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Letter from the editor | 82

Select club

It was a difficult year. Lower tax revenues, higher dollar, doubts regarding the steering of the economy over the following year and an unpredictable international scenario. Amid of all of this, our researchers kept on working. And there are things to celebrate. The cover of this issue is proof that Brazilian science and technology continues advancing. Two small national companies, Hormogen Biotecnologia and Genosys Biotecnologia, have separately been developing the first doses of human growth hormone (hGH). Brazil imports around one million doses per year, at a cost of some US$ 15 million. During 2003 this scenario is about to change- thanks to the partnerships agreed to by these companies with laboratories that are also national, the country will enter into the select club of the nations that export medicine. Today only Sweden, Denmark, the United States and Italy master the genetic engineering technique that produces this hormone.

There are other examples of promising technological innovation in other areas. Pesquisa FAPESP has highlighted the majority of them, which began to be thought about when still on the laboratory benches and have come a long way to arriving at the market. A number of them received financing through FAPESP’s Small Business Innovation Research (PIPE) program, which continues to support various similar initiatives. This is an unquestionable indicator that more good news will come up in a short period of time.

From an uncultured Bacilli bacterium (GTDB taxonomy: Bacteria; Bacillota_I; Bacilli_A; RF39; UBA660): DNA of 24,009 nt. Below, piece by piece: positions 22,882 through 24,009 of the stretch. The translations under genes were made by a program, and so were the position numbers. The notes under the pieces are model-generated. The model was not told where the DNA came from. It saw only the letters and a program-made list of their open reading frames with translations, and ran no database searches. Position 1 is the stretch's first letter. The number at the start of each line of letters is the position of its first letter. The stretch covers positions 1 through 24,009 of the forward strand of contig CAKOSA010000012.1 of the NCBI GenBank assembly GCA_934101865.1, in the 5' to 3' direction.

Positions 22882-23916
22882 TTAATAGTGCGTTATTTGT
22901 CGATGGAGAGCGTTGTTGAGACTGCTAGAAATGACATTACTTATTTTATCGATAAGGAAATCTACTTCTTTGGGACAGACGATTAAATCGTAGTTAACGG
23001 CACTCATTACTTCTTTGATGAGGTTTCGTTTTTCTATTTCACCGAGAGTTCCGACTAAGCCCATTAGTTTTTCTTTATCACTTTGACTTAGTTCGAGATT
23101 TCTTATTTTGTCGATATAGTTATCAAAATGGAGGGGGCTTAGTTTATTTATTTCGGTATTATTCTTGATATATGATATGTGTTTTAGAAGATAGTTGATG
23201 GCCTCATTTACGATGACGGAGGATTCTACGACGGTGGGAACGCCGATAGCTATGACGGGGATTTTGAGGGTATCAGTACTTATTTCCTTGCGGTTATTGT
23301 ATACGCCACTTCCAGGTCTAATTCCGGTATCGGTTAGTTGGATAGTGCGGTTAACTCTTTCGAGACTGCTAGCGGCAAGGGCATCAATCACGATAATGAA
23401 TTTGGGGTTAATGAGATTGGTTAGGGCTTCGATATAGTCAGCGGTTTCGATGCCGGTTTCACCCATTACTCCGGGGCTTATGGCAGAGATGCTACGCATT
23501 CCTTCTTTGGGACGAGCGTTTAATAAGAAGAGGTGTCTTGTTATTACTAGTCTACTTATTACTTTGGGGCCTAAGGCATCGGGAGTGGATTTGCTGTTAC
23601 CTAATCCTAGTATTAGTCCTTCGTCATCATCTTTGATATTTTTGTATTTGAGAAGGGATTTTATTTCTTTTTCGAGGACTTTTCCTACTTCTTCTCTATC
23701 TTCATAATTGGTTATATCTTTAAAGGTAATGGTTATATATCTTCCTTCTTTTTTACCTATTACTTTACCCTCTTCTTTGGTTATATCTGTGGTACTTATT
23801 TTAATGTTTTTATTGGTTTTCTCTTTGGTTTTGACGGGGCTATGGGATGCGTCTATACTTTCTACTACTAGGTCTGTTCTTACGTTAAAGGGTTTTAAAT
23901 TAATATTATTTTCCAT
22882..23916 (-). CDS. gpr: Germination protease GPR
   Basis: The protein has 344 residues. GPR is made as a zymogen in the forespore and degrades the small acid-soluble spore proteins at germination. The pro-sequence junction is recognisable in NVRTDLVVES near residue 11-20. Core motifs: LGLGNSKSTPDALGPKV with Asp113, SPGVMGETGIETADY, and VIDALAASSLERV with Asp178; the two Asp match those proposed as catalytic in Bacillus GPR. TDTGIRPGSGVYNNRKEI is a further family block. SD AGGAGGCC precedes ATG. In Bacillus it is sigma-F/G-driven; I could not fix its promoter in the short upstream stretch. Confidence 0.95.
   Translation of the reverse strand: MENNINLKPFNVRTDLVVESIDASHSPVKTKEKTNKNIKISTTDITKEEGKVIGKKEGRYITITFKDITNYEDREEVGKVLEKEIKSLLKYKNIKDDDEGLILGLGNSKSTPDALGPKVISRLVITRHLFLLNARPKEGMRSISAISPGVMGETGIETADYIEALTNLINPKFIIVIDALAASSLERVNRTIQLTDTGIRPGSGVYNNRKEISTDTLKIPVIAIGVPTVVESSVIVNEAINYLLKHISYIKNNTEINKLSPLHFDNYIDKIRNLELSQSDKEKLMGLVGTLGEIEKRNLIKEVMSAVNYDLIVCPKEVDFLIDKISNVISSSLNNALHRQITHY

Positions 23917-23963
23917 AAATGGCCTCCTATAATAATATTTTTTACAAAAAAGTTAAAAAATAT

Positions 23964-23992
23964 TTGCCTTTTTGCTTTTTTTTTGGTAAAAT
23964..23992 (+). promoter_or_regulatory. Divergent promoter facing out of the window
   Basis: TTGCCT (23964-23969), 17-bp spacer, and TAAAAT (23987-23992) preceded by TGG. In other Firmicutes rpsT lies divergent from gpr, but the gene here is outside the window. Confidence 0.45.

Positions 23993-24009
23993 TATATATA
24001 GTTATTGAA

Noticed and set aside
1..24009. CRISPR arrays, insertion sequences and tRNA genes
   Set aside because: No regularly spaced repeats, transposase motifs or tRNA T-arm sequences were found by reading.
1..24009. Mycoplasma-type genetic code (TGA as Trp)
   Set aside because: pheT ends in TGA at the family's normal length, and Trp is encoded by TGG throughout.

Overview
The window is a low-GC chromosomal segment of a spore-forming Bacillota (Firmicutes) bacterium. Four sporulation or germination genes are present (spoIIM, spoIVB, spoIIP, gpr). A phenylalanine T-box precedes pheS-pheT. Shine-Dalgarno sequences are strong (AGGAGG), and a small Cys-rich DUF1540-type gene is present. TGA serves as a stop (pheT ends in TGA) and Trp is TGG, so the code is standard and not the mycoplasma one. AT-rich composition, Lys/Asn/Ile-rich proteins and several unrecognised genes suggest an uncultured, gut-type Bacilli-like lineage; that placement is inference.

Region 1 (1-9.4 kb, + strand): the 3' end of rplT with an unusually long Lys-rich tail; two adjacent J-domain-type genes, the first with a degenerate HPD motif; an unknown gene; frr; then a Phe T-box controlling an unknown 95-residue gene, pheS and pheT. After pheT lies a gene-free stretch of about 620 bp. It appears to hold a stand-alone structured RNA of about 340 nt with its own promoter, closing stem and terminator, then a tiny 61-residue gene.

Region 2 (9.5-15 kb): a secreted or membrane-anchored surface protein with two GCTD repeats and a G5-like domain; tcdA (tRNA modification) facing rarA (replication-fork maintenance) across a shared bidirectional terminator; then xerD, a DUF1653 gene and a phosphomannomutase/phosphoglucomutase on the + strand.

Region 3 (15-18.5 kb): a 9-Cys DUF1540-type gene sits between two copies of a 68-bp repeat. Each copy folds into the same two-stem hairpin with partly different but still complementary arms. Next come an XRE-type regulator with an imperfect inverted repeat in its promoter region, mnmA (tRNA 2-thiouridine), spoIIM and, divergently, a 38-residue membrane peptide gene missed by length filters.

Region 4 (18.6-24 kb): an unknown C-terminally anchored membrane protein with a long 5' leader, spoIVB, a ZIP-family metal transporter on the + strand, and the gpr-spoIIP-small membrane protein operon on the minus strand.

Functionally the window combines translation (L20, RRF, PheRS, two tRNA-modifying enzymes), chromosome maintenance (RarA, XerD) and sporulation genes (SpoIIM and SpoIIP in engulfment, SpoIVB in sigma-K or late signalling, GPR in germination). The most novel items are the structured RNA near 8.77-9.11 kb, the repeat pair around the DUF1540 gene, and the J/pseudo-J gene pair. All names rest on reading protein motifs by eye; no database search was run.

Also in the medium term, all those who work in biology will receive good news. The final adjustments are being made to a piece of software that will permit the integration of data banks with detailed information about plant, animal and microorganism species in the state of São Paulo. The idea is to expand this network so as it can be integrated into a future worldwide network that deals with the theme that is being covered, so that we shall have a type of catalogue of all life on Earth, accessible through the Internet. The project is ambitious and it is as yet necessary to establish a network equal to that of São Paulo for all of Brazil. The end of this work is still very distant, but the São Paulo part is taking large steps forward.

Another piece of work that is doing well and in which it is already possible to note results, deals with obesity and diabetes. A team from the Biomedical Sciences Institute of the University of São Paulo has revealed that the wide variations in the level of a transporting protein of glucose, named Glut 4, in certain tissues, appears to be the determining factor for the occurrence of two problems. The discovery could hold the key to the avoidance of fat accumulation and of diabetes of type 2. For this to happen, it will be necessary to create a way of reducing the production of Glut 4. The path is open, but there is a lot to clear away.

In Humanities also there is a lot to discover. The communication experts are looking to know what is the real status in the area of communication. The science of studying the media? Is it really a science at all? And if it is, what place does it occupy in human sciences? Why do the specialists in this area appear to be so distant from the object that they are studying? The debate is international, though in Brazil it is reaching institutional levels and policies since it involves development agencies such as the Coordination of Personnel Training at Tertiary Level (Capes).

A year with these new details, advances and debates in science and technology cannot be considered to be lost for this sector. The interview with the philosopher from Rio de Janiero Leandro Konder, author of the recently published book Questão de Ideologia [A Question of Ideology], gives us more hope of better times to come. In it, he restates his belief in Marxism – but stripped of the doctrinal character, which imprisons, generates attacks and creates difficulties of openness towards things new – and speaks of ideology, religion, Carlos Drummond de Andrade and of his love of lecturing to undergraduate students. Through all of these themes he moves with knowledge and peacefulness. A breath of 2003 to come.

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